Recent seminary graduate N. C. Harrison examines the (potentially) divine origins of depression, a silent killer of men and women.
“With my voice I cry to ADONAI, with my voice I plead to ADONAI for mercy,” Psalm 142:1—a Lament of David.
Speaking as one who has suffered, from time to time, with bouts of depression and anxiety it is good to know, with King David of Israel and other such luminaries by my proverbial side, that I am in good company. Although it is often a malady associated with women, depression is also a great, silent killer of men. It does not just kill their bodies outright, however, but instead works to kill their hearts, minds and even spirits.
Many of the old sages wrote that all Scripture was like an orchard. This led to or came from (or the matter might have been co-arising) the PRDS method of interpretation, based on an acrostic for the Hebrew word for orchard. The four letters represent peshat (literal meaning), remez (the deep or allegorical meaning), derash (the text’s connection to other texts) and sod (the mysterious or esoteric meaning of the text). It is similar, in many ways, to the fourfold allegorical method of interpretation, proposed by Dante, but possesses a deeper connection to the inner self and to the matters of the Spirit instead of to the political world. This makes it, perhaps, more useful for examining David’s cry to his Lord as a man in pain.
The literal meaning of the text, in this Psalm, is fairly clear. David cries out, in an agony of frustration, to ADONAI. His “spirit has failed” inside of him and it seems like no one in the world cares about him or understands him. His enemies surround him, setting traps, and plan to destroy the great man through ambushes and guile. All is utter darkness and the only thing which can aid the king in this situation is to call upon his Lord to deliver him from those who have persecuted him because, in all other ways, he has been brought low and—for all his considerable strength—his enemies are arrayed in a position of strength against him.
When one considers what might have brought David to this state of despair the slate is, unfortunately, full of choices. Although he achieved much professionally and militarily, bringing a golden age to the kingdom of Israel, his life was a tragic one beset by violence, familial strife and personal failure. This Psalm of lament could have been written while David was on the run from his king Sha’ul, for example, and separated from his wife Michal and best friend Yonatan. This must have been a difficult time indeed for David as he wandered in the rugged countryside with only a few loyal retainers like Joab and Uriah.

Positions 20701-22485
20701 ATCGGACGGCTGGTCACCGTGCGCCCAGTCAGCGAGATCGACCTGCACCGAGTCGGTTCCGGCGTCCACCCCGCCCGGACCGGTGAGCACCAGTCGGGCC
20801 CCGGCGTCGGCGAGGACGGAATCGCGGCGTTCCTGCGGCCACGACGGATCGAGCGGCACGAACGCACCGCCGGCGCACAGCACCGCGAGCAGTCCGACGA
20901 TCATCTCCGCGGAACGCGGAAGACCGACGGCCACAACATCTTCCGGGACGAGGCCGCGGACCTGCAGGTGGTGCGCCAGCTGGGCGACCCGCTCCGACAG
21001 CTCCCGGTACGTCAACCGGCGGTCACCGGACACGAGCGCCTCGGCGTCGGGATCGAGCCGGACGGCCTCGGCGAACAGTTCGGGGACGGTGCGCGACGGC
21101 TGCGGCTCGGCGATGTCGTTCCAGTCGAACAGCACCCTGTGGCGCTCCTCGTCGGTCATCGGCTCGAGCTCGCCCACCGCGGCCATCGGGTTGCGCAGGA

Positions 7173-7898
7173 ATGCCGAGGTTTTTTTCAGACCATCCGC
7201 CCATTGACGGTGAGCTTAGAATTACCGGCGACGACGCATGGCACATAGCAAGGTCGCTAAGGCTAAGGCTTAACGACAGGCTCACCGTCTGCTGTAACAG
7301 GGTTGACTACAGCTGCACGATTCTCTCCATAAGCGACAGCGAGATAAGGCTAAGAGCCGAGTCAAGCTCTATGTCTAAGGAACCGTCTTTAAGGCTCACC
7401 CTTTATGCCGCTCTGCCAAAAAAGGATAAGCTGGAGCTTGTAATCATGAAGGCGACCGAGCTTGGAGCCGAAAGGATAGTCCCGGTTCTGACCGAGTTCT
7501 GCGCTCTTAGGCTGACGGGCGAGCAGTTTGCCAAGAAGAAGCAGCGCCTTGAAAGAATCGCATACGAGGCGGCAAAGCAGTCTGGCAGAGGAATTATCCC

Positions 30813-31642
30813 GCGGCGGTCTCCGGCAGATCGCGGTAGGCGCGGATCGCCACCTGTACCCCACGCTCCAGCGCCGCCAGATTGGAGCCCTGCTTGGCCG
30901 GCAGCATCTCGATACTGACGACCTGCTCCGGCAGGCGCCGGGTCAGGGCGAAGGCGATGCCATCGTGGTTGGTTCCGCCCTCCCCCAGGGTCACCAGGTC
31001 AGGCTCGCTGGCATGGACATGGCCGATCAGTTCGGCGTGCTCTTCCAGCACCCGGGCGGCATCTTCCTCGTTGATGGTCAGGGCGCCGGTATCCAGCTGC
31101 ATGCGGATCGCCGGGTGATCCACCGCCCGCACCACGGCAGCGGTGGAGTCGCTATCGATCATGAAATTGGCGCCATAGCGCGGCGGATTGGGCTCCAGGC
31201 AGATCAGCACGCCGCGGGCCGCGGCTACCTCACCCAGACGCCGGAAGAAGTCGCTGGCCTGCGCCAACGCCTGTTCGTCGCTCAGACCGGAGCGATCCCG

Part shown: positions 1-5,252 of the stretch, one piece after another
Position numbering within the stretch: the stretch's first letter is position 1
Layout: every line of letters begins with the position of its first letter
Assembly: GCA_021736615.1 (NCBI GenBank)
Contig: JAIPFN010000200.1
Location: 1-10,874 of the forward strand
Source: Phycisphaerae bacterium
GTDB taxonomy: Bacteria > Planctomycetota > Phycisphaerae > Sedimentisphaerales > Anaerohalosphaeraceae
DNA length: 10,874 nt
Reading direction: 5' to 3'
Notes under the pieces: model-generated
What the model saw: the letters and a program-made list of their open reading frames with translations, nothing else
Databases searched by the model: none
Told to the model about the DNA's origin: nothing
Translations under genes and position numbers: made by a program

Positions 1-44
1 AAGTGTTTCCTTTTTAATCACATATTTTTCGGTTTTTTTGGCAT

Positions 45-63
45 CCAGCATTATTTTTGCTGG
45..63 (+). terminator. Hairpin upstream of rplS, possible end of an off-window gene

Another difficult time which could be referred to in this Psalm might occur immediately following the death of the prophet Shmu’el, David’s mentor and surrogate father figure. He could have also fallen into a deep depression brought on by guilt after committing adultery with Bathsheba, the wife of his close friend Uriah, or after arranging to have this close friend killed. Even more terrible, perhaps, might be the pain brought on by the loss of one of the three sons who died before he did, any parent’s worst nightmare, or the disastrous mess that he had made out of his kingdom through a series of perfectly avoidable bad decisions.
There are plenty of connections to other lines in Scripture brought forth by this text. Over half of David’s Psalms are laments, after all, which is not surprising considering the brief biography of grief provided for him above. One can also associate this situation with the grief over Yosef that Ya’akov felt, in Genesis 34:37, which led him to rip his clothing asunder, put on a garment made of sack-cloth and mourn, saying that he would go event unto the grave weeping for his son. Another patriarch responds similarly, in Iyov 1:20, after learning that all of his children, servants and animals have been slain by reavers and a strong wind. These are clear cases of situational depression, a grief brought on by identifiable sources.